Avoid pouring on the pounds this summer
By PATTY HAMMOND
Special to the OBSERVER
Summer weather is finally here, and that means a lot of us, or those we love, would like to shed a few pounds before putting on our more revealing warm weather clothing.
When you start thinking about losing weight, it suddenly seems like everywhere you look there’s someone who can’t wait to give you weight loss advice. Sorting through all that advice can be overwhelming, but if you really want everyone you love to achieve and maintain a healthy weight, one easy thing to do is to take a long hard look at what your family is drinking.
Most people are shocked when they take the time to look closely at what they’re drinking. That’s because most of us think only about the calories in the food we eat, not in the liquids we drink. However, the total number of calories in your diet coming from drinks can add up very fast, especially if you drink a lot of high calorie beverages.
It’s so easy to grab a can of this or a glass of that and start swigging away. Very few of us take a second to notice the nutrition facts label on our beverages or to ask for this information from restaurants when we order beverages. If you did, you’d likely find that you’re often drinking as many calories as you’re eating, and in some cases you may actually be drinking a lot more calories than you’re eating.
For instance, did you know that according to a very popular fast food restaurant’s nutrition information, which you can easily find on their website, their 20 ounce Chocolate Milk Shake contains 980 calories, 24 grams of fat and 150 grams of sugar? Yikes! Yet many of us are so busy this time of year that we find ourselves eating at fast food restaurants more often and we don’t always pay as much attention as we should to the choices our families are making.
It really isn’t difficult to make healthier choices, whether your family is shopping for beverages in a grocery store, or when they’re eating somewhere other than your home.
When you’re purchasing beverages in a store, take the time to read nutrition facts labels. If you’re at a restaurant simply ask if they provide calorie counts for their foods and beverages. Many restaurants do these days and are happy to provide that information to those who ask. If you’d rather not ask, take a look at their website before you head out. You could also ask your kids to do this research for you. You can make it a challenge. Ask them to find the beverage with the most calories and the one with the least. You could also make it a learning experience by showing them how to analyze the other nutrition information they find. Then have them consider the advantages of drinking one beverage when compared to another.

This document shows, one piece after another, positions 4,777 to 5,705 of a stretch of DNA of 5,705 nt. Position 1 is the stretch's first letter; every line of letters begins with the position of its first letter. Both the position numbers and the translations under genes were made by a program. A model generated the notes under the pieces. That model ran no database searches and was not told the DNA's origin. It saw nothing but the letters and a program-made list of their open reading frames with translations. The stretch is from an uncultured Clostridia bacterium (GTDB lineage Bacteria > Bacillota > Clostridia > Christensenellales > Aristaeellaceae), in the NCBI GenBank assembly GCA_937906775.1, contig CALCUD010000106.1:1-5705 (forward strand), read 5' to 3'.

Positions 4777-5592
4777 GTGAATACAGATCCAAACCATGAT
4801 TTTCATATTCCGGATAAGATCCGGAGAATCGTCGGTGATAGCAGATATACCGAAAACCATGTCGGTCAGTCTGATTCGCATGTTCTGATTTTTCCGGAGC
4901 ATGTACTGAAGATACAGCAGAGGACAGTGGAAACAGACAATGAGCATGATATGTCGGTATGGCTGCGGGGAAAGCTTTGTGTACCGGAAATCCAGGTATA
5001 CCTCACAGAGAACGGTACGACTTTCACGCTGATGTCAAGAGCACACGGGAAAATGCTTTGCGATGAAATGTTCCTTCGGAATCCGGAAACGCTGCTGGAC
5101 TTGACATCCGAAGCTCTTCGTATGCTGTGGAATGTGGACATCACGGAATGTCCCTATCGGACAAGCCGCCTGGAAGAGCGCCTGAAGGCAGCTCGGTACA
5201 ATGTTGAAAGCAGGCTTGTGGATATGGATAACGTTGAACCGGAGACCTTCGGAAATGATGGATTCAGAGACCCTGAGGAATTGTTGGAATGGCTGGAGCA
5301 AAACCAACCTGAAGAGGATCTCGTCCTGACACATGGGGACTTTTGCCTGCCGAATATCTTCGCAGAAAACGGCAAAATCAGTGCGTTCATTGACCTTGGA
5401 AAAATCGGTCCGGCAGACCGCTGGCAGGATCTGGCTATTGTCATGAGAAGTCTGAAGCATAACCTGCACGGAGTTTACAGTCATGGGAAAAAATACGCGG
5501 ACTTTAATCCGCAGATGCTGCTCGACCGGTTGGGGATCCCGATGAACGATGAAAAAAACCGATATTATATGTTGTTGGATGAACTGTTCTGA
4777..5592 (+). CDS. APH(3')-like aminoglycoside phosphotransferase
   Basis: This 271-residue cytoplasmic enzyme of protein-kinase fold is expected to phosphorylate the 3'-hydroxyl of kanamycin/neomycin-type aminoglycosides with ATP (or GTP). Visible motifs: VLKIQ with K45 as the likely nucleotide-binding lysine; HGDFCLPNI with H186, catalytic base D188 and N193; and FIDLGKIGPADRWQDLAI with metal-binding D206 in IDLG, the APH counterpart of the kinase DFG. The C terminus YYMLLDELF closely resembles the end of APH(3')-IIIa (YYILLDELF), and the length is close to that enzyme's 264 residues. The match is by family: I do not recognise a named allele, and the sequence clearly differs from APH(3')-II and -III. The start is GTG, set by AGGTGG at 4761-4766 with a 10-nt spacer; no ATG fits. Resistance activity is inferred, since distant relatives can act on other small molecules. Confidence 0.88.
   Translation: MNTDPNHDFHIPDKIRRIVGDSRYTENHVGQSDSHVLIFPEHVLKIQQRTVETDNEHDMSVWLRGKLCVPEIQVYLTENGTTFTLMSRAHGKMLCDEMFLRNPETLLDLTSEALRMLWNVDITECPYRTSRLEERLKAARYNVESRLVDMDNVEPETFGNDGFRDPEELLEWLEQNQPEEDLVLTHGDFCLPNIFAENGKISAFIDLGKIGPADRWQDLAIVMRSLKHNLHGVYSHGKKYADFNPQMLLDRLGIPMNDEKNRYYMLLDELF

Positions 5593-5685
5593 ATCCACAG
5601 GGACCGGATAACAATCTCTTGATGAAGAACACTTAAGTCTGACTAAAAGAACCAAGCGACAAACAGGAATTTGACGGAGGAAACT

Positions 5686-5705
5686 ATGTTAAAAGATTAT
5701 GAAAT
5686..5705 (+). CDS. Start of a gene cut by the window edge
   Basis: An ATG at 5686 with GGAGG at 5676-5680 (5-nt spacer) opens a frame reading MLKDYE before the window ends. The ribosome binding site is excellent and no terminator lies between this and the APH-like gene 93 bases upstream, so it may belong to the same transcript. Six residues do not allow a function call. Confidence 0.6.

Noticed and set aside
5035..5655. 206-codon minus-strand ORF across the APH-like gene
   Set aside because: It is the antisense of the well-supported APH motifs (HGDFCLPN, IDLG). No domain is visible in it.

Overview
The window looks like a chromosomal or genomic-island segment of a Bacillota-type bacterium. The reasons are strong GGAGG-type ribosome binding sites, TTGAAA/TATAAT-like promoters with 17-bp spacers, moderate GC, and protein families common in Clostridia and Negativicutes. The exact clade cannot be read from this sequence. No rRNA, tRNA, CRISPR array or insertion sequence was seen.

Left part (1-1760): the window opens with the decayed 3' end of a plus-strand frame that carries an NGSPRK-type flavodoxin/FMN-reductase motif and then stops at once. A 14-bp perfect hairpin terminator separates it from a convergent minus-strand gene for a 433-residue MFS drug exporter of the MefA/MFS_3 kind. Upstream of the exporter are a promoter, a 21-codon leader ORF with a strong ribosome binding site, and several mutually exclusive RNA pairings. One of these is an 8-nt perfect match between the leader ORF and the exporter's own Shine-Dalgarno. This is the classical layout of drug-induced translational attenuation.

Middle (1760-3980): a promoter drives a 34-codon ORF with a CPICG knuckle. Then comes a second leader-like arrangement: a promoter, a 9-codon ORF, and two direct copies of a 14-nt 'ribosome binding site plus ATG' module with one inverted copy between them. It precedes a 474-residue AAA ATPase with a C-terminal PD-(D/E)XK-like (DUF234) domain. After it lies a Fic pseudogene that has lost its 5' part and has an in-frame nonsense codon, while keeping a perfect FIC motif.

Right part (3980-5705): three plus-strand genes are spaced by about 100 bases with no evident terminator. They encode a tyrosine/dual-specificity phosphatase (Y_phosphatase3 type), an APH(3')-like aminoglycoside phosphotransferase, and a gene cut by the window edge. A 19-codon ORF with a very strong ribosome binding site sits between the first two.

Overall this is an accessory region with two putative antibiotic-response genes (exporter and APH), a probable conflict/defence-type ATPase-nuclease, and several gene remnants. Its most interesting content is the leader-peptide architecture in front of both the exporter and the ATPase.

You also need to pay attention to how much you’re drinking. Consider the size of each drink and how many glasses, cans or bottles you typically drink in a day. That’s very important because more beverage equates more calories. This provides another chance for a learning experience for your kids. Have them tally up the calories in all of the beverages they drank in a specific day and come up with ideas to reduce their tally the next day.
While it is best to look at the calorie count in every beverage you drink, let’s face it, that’s not always possible, especially if what you’re drinking is purchased and poured by someone else. However, you can generally assume most beverages fall into a certain calorie range and use what you know about similar beverages to make more informed choices. Take a few minutes right now to estimate how many calories you typically take in from what you drink by comparing the 12 ounce size of some common beverage choices:
- Sweetened lemon iced tea (bottled, not homemade): 135 calories
- Unsweetened iced tea: 2 calories
- Regular lemon/lime soda: 148 calories
- Regular cola: 136 calories
- Tonic water: 124 calories
- Regular ginger ale: 124 calories
- Sports drink: 99 calories
- Fitness water: 18 calories
Many people also wonder about milk, fruit juices and diet sodas.